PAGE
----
Childe’s book was entitled “The Aryans: A Study of Indo-European Origins,” and this suggests a problem. Childe acknowledged that the title was a misnomer. Strictly speaking “Aryan” applies only to speakers of Indo-European languages in Iran and India; Childe called PIE speakers “Aryans” simply because it made a better book title. But the title alone was not really the problem. Childe knew that Indo-European prehistory, and the Aryan label, were popular with the nationalist German Right. Childe had no sympathy for German nationalism. He was an Australian who lived most of his life in England. He was also a lifelong socialist and a man of the Left. In fact his book aimed at deflating nationalist claims. He located the Indo-European homeland in Eastern Europe, not Germany or Scandinavia, as some claimed. And he denied that the “Aryans” had any special racial genius. He did think that Indo-European languages (not a racial character) were “exceptionally delicate and flexible instruments of thought” that facilitated later intellectual developments. (This one probably won’t fly. Linguists nowadays mostly don’t think grammar has that much effect on cognition.) And he speculated that “Aryans” might have had an advantage over other folk simply by virtue of being large and well-fed. (This one isn’t totally crazy. Indo-Europeans were apparently big guys, like the Nilotic cattle herders of East Africa to whom they show some interesting convergent cultural similarities.) Nonetheless, the whole subject grew increasingly uncomfortable as the 1920s moved into the 30s. Childe let the book go out of print, and scarcely referred to it in the course of a long productive career.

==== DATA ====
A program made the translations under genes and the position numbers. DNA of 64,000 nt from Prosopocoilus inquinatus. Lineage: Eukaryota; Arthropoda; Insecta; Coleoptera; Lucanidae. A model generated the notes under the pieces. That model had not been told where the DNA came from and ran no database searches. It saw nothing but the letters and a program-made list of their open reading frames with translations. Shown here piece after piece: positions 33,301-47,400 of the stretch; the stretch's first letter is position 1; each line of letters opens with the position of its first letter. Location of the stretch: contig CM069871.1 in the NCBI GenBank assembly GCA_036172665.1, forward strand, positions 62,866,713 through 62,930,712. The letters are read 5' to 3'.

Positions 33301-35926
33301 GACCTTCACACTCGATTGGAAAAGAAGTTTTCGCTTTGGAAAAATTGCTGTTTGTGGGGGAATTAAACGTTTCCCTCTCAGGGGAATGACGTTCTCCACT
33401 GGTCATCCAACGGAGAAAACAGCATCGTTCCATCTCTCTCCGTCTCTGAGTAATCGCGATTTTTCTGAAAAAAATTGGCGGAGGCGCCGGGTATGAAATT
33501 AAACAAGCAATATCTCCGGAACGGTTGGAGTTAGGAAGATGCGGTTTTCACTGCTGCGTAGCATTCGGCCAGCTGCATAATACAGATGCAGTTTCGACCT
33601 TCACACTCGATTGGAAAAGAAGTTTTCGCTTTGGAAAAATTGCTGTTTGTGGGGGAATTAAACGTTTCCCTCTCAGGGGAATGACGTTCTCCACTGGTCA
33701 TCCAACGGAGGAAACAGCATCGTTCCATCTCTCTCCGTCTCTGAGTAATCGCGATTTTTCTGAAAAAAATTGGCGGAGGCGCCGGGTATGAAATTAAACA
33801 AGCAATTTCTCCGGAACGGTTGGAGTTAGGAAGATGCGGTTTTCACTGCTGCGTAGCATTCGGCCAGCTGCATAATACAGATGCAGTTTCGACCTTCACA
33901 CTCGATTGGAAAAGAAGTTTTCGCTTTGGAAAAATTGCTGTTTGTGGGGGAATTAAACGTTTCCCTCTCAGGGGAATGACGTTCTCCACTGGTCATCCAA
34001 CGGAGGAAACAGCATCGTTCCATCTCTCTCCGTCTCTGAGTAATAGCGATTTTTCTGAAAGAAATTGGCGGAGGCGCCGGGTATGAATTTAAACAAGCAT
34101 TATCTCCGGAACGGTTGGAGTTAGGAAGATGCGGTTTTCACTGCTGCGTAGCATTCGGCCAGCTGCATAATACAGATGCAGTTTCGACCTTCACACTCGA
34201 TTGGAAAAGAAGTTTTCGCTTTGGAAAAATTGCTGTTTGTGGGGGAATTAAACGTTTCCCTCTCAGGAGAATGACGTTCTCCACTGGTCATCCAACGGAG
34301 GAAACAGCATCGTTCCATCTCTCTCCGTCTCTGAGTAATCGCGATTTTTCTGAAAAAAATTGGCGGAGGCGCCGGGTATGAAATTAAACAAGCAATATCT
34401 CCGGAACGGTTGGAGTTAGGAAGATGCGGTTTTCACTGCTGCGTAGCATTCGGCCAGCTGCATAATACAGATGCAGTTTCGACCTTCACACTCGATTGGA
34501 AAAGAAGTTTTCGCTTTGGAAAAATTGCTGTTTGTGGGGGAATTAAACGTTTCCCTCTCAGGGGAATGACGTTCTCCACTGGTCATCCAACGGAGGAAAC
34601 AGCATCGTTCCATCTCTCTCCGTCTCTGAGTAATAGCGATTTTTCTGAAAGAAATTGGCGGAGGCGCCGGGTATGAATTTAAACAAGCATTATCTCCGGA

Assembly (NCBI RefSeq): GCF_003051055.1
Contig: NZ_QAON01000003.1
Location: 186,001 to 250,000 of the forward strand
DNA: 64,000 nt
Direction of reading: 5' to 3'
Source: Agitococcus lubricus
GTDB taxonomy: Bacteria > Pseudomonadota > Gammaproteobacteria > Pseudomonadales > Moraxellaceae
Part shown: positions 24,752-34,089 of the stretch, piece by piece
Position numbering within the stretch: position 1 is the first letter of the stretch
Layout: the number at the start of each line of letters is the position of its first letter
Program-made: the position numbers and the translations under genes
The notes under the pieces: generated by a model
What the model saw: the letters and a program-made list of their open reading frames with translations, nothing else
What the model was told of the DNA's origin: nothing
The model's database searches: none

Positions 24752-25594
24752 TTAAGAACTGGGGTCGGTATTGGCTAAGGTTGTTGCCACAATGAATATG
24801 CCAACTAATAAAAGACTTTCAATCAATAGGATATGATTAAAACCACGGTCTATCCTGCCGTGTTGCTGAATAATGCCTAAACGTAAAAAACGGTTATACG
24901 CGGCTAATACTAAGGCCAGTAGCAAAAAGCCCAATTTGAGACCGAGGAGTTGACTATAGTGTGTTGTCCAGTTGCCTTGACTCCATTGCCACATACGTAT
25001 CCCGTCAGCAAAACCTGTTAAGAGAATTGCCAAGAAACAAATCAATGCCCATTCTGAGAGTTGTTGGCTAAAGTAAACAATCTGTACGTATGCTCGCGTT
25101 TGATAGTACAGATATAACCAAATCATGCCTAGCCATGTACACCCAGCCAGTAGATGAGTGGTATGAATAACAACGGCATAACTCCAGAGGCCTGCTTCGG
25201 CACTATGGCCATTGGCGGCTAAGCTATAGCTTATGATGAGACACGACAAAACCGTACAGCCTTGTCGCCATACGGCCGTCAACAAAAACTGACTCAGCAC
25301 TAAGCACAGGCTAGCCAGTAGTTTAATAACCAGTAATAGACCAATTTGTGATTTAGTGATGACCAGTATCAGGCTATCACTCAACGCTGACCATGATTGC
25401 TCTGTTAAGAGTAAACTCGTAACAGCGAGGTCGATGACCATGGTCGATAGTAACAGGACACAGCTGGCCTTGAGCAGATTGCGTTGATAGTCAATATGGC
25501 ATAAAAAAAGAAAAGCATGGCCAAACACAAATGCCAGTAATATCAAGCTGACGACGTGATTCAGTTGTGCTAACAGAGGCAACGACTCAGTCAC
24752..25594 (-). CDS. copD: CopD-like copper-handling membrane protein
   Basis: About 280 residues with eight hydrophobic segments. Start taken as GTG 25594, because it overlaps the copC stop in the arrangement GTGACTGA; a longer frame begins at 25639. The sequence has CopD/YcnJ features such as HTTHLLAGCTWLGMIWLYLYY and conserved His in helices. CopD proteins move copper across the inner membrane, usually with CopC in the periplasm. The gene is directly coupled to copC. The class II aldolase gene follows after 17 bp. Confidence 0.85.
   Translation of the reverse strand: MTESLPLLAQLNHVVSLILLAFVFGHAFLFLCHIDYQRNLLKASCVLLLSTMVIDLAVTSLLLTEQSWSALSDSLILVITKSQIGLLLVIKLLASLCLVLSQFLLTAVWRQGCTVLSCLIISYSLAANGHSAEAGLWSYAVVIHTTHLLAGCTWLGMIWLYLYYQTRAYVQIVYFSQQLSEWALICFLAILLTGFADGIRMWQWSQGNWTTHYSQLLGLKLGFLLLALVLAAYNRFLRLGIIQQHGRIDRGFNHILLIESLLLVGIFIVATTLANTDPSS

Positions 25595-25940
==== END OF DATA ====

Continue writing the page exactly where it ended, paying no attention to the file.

Beyond killing tens of millions of people, Nazism also had a long lasting deforming effect on intellectual life. For most of the later twentieth century Anglo-American archeologists went out of their way to avoid topics like migration, barbarian invasions, and population replacements. These were, in today’s jargon, problematic. For example, it was clear that something dramatic happened over a huge stretch of Europe, from Poland to the Netherlands, in the early third millennium BCE: settled life gave way to nomadism, farming to cattle raising. But this was written off as a technological shift, the Secondary Products Revolution. (To be fair, there were some exceptions among archeologists, like David Anthony and Marija Gimbutas, and many exceptions among linguists. Jared Diamond also got it right.) In some ways, then, we’re just beginning to recover, intellectually, from the Second World War.


Clovis and before

13.8-13.1 thousand years ago